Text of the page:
Sitting at his Oval Office desk on Aug. 2, President Obama signed into law the compromise agreed to by the House of Representatives and Senate to lift the nation’s debt ceiling and trim federal spending.
It was the end to a spectacle that had veteran political pundit Charlie Cook shaking his head.
“Right now, we are at a very, very low point – the worst I’ve seen since I moved to Washington in September 1972,” Cook wrote in his July 29 column for National Journal. “Never in my memory have both parties and both ends of Pennsylvania Avenue appeared as dysfunctional as they do today. The stakes are so high and the performance is so utterly disappointing.”
The American people seem to agree.
According to an Aug. 3 poll taken by Scott Rasmussen, only 22 percent of those adults polled approved of the compromise, probably because 58 percent did not believe it would result in any significant reduction in government spending.
And the next day he reported that 62 percent of American voters want to “replace the entire Congress.”
But the election is more than a year off, and the job is not yet finished.
As legislators return from their August recess, they need to identify spending cuts over 10 years that equal $1.2 trillion. The specific proposal will be developed by a 12-person bipartisan, bicameral “super committee.” And if the proposal passes committee, it will be subject to an up-or-down vote in both the House and the Senate.
Failure to pass a bill by Nov. 23 sets into motion a series of deep and painful cuts in discretionary, entitlement and defense spending that do not appeal to either party. Therein is strong incentive to develop and pass a consensus proposal.
Meanwhile, at the other end of Pennsylvania Avenue, weak economic growth and persistently high unemployment numbers have the president focused on job creation.
The oil and natural gas industry can make a significant contribution both to economic growth and jobs, as highlighted in a recent study by IHS Global Insight.
The role of U.S. independent oil and natural gas producers continues to grow. According to the study, independents:
- Drill nearly 94 percent of the wells in the United States.
- They operate most of the nation’s marginal wells.
- Onshore they produce 65 percent of the nation’s natural gas and nearly 45 percent of crude oil supplies.
In the study IHS assessed and forecasted “direct contributions of the onshore independents; indirect contributions from their supplier networks; and those contributions induced via spending of income by the direct and indirect employees” through 2020.
The study assessed upstream and mid- and downstream activities separately.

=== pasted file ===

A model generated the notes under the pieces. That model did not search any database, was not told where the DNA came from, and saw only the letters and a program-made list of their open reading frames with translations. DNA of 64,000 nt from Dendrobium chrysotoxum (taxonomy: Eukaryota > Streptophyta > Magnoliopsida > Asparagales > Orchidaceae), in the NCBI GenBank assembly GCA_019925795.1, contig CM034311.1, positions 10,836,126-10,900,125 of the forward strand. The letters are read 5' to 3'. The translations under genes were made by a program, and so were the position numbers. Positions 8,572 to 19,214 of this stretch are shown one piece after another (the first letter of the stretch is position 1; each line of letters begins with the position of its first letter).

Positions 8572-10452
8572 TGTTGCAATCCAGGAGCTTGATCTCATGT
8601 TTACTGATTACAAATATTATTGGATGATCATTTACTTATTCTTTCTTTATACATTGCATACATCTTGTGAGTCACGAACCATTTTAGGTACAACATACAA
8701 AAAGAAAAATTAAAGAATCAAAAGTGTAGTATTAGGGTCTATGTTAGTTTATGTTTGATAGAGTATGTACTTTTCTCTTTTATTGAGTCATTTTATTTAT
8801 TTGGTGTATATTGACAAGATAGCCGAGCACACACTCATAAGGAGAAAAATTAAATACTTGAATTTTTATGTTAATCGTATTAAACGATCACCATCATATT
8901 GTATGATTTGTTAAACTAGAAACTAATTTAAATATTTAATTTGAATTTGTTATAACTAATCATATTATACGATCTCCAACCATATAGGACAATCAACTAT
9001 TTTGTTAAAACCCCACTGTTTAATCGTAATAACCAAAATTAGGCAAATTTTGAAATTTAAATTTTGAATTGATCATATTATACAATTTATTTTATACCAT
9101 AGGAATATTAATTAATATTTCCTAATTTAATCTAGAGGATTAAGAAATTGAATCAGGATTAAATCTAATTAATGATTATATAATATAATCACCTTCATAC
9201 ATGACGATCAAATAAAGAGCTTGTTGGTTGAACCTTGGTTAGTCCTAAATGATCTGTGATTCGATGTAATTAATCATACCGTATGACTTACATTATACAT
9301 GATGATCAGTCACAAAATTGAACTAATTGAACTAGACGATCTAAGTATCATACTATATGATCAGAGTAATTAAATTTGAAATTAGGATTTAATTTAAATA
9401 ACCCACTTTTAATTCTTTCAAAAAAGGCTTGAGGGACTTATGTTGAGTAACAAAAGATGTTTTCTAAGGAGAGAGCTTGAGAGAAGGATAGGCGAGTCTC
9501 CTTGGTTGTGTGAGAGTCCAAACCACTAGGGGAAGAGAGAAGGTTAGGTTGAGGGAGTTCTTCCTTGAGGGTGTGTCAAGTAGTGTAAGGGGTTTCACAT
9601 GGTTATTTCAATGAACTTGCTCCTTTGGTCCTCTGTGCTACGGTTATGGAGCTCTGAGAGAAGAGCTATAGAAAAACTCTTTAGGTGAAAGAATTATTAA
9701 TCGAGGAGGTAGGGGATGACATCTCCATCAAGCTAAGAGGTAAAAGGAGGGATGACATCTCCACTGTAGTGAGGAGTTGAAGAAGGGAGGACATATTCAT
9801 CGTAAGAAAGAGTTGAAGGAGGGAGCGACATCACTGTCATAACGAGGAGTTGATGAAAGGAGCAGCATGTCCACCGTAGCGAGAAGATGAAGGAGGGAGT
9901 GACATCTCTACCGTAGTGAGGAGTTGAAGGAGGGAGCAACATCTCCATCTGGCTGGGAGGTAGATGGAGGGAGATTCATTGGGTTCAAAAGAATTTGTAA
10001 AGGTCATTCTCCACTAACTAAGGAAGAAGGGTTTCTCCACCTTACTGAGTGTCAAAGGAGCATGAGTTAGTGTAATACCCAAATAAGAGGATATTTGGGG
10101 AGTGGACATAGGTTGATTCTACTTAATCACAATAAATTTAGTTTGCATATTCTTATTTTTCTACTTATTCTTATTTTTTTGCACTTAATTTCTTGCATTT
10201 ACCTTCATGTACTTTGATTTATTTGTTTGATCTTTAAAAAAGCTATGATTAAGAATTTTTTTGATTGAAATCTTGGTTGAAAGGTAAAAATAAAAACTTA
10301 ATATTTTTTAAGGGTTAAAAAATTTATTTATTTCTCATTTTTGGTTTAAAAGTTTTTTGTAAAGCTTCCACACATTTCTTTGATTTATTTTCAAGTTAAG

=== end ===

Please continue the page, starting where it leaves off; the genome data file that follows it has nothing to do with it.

They found that upstream activities alone represented 2.1 million jobs in 2010, which equates to 1.6 percent of total U.S. jobs. And by 2020 jobs attributable to upstream activities were expected to grow to 2.6 million jobs, or 1.8 percent of U.S. jobs.
The economic contribution to the nation’s Gross Domestic Product of upstream activities was $321 billion in 2010, and projected to be $467 billion in 2020. And this economic activity generated $69 billion in federal, state and local tax and royalty income in 2010 and $102 billion in 2020.
And as the Independent Petroleum Association of America explains in its 2009 Profile of Independent Producers, the firms engaged in this economic activity are the epitome of small business:
“[t]he median firm has been in business for 26 years and has median gross revenues of $7,851,000 and median net taxable income of $1,242,315. In addition, the median independent employs 11 full-time and three part-time employees.”
But in order to realize the job gains and economic contribution of onshore oil and gas activities, lawmakers have to make wise policy choices.
And that brings us back to Congress.
Two areas that we are watching as deliberation on federal spending begins are the Department of Energy’s oil and natural gas technology R&D programs and suggested revisions to the tax code for oil and natural gas operators.
Terminating research programs and removing tax preferences could jeopardize the jobs and economic boost provided by domestic oil and natural gas development.
The FY2012 Energy and Water Appropriations bill that passed the House in July preserves the natural gas technologies program, although the bulk of the funding is to be used for methane hydrates research. Senate appropriators have yet to pass their bill through committee. These programs have regularly faced opposition from both Republican and Democrat administrations, and yet Congress has repeatedly restored the funding.
DOE’s oil and natural gas technology development programs, together with the ultra-deepwater and unconventional resources program, provide essential technology development for independent oil and natural gas producers.
They also support the academic research community and fund graduate students – our future work force.
A recent study by Bloomberg Government looked at the impact on independents of repealing the three largest oil and gas tax preferences: expensing of intangible drilling costs, the domestic manufacturing tax deduction and percentage depletion.
Bloomberg found that the repeal would have minimal impact on the five large “majors” – but it would have reduced 2010 drilling activity, and thereby economic activity, of independents in the United States by more than 1,500 wells.
It also would disproportionately affect natural gas activity, because the United States gets more natural gas from domestic supplies than it does crude oil.
There are other policies, such as access to public lands, which are important to a comprehensive approach to energy and the economy. But R&D spending and tax preferences related to oil and natural gas face heavy scrutiny.
And GEO-DC will be monitoring and reporting as Congress and the president confront the nation’s daunting fiscal and economic challenges in the months ahead.